I gladly embrace this opportunity to acquaint you that we are all three [Capt. Evan Shelby, and his two sons, Isaac and James] yet alive through God's mercies, and I sincerely wish that this may find you and your family in the station of health that we left you. I never had anything worth notice to acquaint you with since I left you til now. The Express seems to be hurrying that I can't write you with the same coolness and deliberation as I would.


   We arrived at the mouth [of] Kanawha Thursday 6th October and encamped on a fine piece of ground with an intent to wait for the Governor and his party, but hearing that he was going another way we contented ourselves to stay there a few days to rest the troops, &c when we looked upon ourselves to be in safety til Monday morning the 10th instant when two of our companies went out before day to hunt, To wit Valentine Sevier and James Robertson, and discovered a party of Indians. As I expect you will hear something of our battle before you get this I have here stated this affair nearly to you.


   For the satisfaction of the people in your parts in this they have a true state of the memorable battle fought at the mouth of the great Kanawha on the 10th instant. Monday morning, about half an hour before sunrise, two of Captain Russell's Company discovered a large party of Indians about a mile from camp, one of which men was shot down by the Indians, the other made his escape and brought intelligence.[1]
   In two or three minutes after, two of Captain [Evan] Shelby's came in and confirmed the account. General Andrew Lewis being informed thereof, immediately ordered out Colonel Charles Lewis to take the command of one hundred and fifty of the Augusta Troops, and with him went Captain Dickinson, Captain Harrison, Captain Wilson, Captain John Lewis, of Augusta, and Captain Lockridge, which made the first Division. Colonel Fleming was also ordered to take the command of one hundred and fifty more of the Botetourt, Bedford, and Fincastle Troops, viz: Captain Thomas Buford, from Bedford, Captain Love, of Botetourt, Captain Shelby and Captain Russell, of Fincastle, which made the second Division. Colonel Charles Lewis's Division marched to the right some distance from the Ohio; and Colonel Fleming, with his Division, on the bank of the Ohio, to the left. Colonel Charles Lewis's Division had not marched quite half a mile from camp, when about sunrise, an attack was made on the front of his Division, in a most vigorous manner by the United tribes of Indians—Shawnees; Delawares, Mingoes, Taways, and several other Nations in number not less than eight hundred and by many thought to be a thousand.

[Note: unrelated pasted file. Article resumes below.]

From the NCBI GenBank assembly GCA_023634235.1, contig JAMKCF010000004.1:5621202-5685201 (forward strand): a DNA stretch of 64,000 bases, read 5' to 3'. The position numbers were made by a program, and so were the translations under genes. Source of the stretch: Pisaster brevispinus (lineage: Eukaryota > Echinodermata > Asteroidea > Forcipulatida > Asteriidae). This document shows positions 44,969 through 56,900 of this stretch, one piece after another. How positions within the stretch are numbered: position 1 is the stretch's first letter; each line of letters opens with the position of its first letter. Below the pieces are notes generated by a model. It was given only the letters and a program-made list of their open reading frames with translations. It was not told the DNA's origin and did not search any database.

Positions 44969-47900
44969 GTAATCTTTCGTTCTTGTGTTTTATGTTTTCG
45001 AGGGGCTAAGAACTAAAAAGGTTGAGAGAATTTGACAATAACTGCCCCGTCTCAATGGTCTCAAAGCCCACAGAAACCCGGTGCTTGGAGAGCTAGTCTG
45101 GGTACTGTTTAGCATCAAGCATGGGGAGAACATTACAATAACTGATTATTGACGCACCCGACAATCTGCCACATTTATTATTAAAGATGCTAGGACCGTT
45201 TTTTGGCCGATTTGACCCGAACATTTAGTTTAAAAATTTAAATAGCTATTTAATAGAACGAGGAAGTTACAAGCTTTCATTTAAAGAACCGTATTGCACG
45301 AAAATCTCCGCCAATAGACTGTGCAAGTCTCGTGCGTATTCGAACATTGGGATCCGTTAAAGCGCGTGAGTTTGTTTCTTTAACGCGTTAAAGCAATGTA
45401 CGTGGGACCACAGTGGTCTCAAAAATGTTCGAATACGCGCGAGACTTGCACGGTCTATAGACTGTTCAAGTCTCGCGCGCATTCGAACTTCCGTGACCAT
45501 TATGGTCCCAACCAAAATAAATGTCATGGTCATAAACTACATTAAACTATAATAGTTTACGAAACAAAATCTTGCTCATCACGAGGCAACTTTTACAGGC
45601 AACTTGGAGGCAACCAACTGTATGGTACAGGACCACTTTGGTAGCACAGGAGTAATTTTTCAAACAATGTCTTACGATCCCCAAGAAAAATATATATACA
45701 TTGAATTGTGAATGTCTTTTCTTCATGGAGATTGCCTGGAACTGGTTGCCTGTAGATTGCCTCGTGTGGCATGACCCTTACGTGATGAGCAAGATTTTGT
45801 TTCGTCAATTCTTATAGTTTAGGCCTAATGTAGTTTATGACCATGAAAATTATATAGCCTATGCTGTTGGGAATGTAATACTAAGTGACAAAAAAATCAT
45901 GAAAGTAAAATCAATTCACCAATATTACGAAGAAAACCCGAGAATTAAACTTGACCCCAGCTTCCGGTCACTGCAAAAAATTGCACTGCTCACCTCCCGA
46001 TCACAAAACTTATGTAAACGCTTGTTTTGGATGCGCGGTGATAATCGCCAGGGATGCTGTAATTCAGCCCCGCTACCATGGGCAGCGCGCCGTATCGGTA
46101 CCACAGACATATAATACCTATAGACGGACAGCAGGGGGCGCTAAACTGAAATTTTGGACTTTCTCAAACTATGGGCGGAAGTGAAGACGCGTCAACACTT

In this heavy attack Colonel Charles Lewis received a wound which soon after caused his death and several of his men fell on the spot in fact the Augusta Division was forced to give way to the heavy fire of the enemy. In about a second of a minute after the attack on Colonel Lewis’s Division the enemy engaged the front of Colonel Fleming’s Division on the Ohio, and in a short time Colonel Fleming received two balls through his left arm and one through his breast, and after animating the captains and soldiers in a calm manner to the pursuit of victory, returned to camp.[2]

   The loss of the brave Colonels was sensibly felt by the officers in particular, but the Augusta troops being shortly reinforced from camp by Colonel Field with his Company together with Captain McDowell, Captain Mathews and Captain Stuart from Augusta, Captain John Lewis, Captain Paulin, Captain Arbuckle and Captain McClanahan from Botetourt, the enemy no longer able to maintain their ground was forced to give way til they were in a line with the troops left in action on banks of Ohio, by Colonel Fleming. In this precipitate retreat Colonel Field was killed, after which Captain [Evan] Shelby was ordered to take the Command.


   During this time which was til after twelve o'clock, the action continued extremely hot, the close underwood many steep banks and logs greatly favored their retreat, and the bravest of their men made the use of themselves, whilst others were throwing their dead into the Ohio and carrying off their wounded. After twelve the action in a small degree abated but continued sharp enough til after one o’clock. Their long retreat gave them a most advantageous spot of ground, from whence it appeared to the officers so difficult to dislodge them that it was thought most advisable to stand as the line then was formed which was about a mile and a quarter in length, and had til then sustained a constant and equal weight of fire from wing to wing.


   It was til half an hour of sunset they continued firing on us which we returned to their disadvantage at length night coming on they found a safe retreat. They had not the satisfaction of scalping any of our men save one or two stragglers whom they killed before the engagement many of their dead they scalped rather than we should have them, but our troops scalped upwards of twenty of those who were first killed. It is beyond doubt their loss in number far exceeds ours, which is considerable… about 46 killed and about 80 wounded. From this, Sir, you may judge that we had a very hard day.[3]